‘Champs for Peace’
Organisers highlight friendly rivalry as track and field spectacular gets under way
ORGANISERS SAY they are anticipating a peaceful ISSA/GraceKennedy Boys and Girls’ Championships, a contrast to former years when the much-anticipated event was marred with violent altercations between overzealous supporters.
The five-day championships start today and officials say several private security firms have been employed to work alongside the police to ensure safety. Firefighters and emergency ambulance service will also be on standby in preparation for any eventualities, they explained.
“Years ago, we had the Peace for Champs campaign in schools, but over time, we have managed that situation to a point where that element has not become necessary. It is more a Champs for Peace initiative now,” charged Richard Thompson, chairman of the championships.
“People now see Champs as an opportunity to promote peace rather than a situation where we have to be promoting peace before we go into the championships,” he continued. “I think we are seeing a more friendly rivalry among students rather than that grand confrontation that used to happen. It is about friendly rivalry.”
Thompson added: “This year is about ensuring that patrons understand what items are prohibited. There should be no weapons, no glass bottles, or anything else that can be used as dangerous missiles,” he said. “Certain umbrellas and flagsticks are ‘no-nos’ as well.
“Patrons must also ensure their personal security, that of their property and health,” Thompson continued, adding that even though the national COVID-19 restrictions have been lifted, individuals must strive to protect themselves from this and other communicable diseases.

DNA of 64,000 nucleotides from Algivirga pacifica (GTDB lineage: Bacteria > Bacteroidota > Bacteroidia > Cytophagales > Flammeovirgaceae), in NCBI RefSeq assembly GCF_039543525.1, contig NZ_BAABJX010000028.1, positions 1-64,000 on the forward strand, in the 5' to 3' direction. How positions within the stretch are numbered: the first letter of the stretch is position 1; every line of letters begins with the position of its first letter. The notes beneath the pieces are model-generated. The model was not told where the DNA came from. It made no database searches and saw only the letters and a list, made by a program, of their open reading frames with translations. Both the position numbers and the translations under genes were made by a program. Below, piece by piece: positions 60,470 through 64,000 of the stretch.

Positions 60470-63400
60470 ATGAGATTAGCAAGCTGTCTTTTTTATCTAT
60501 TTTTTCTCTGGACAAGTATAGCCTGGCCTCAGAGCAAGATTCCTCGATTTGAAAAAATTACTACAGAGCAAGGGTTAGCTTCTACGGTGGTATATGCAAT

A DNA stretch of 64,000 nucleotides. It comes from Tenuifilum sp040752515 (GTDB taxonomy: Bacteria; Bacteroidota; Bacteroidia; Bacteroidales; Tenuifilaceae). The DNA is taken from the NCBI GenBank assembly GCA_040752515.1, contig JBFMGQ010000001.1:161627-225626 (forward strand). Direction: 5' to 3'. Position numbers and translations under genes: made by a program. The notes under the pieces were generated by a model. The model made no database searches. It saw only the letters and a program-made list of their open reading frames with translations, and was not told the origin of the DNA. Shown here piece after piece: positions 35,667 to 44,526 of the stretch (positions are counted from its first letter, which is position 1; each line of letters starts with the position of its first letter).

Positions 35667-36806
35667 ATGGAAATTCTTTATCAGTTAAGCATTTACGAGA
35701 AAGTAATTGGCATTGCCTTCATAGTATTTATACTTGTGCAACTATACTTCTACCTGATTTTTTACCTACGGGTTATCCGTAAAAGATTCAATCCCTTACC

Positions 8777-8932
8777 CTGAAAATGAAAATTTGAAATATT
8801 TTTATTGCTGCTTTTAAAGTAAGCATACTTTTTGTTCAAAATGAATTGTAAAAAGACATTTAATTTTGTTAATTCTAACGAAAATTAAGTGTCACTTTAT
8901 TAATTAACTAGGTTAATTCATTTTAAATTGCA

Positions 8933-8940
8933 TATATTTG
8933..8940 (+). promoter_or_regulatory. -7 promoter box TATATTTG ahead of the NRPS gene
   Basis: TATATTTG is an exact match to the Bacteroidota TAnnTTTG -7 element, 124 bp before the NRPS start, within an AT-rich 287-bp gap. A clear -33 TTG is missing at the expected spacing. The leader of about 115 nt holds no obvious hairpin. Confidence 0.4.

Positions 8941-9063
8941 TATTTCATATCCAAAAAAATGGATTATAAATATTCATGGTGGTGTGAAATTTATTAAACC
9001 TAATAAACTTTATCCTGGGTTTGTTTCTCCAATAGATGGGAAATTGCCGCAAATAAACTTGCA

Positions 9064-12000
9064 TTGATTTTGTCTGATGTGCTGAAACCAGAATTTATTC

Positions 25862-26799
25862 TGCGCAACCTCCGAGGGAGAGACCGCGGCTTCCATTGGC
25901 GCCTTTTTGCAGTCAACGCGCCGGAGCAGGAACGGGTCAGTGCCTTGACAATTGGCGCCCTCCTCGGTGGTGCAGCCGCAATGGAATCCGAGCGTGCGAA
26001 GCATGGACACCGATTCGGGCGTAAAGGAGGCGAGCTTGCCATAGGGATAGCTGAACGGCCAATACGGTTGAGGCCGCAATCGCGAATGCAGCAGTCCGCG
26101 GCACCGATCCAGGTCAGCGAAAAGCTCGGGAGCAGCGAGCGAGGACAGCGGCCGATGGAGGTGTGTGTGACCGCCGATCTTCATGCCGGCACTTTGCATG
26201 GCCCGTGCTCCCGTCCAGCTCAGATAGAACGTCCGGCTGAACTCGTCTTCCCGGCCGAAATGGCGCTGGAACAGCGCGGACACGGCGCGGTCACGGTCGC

Thompson was not willing to speak to the security costs for the event yesterday, but noted that it would have demanded a chunk of the budget “based on what is going on in the country. You would be foolish not to give consideration to that.”
In the meantime, the head of the St Andrew Central Police, Senior Superintendent Marlon Nesbeth, said the police will be taking extensive measures both inside and outside of the stadium to facilitate a safe event. Bus stops and other congestion points are no exceptions.
“Security for Champs is being handled from the headquarters level within the department. Very senior officers will be in charge each day on a shift system with the requisite amount of police officers to cover the stadium,” he assured, adding that the Public Safety and Traffic Enforcement Branch deal with traffic congestion.
“While we don’t expect any major issues this time around, certainly we have plans afoot to mitigate any occurrences, especially when it is coming to the end of the week,” said Nesbeth.
“He also noted that security will also be tight at customary after-Champs parties.
There is one major event that is to be held on Constant Spring Road, he recalled, and although the location falls outside of his jurisdiction, communication is being made with cops in that locale to ensure there are no spillovers. The police are also in dialogue with event organisers.
“Within their own ranks we want to encourage patrons that the rivalry is friendly; don’t get overboard with any overzealous behaviours, and don’t create harm for anybody,” Nesbeth said, warning youngsters to traverse in groups and be on the lookout for phone thieves.
“While we have police coverage all around, we cannot be in all places so we ask that they don’t congregate unnecessarily. Move to the various locations as quickly as possible and take the appropriate transportation,” he urged.
The Peace for Champs initiative was started in 2008 by Senior Superintendent Terrence Bent following a slew of violent clashes between students of rival schools. It was aimed to curb the clashes leading up to and after the event.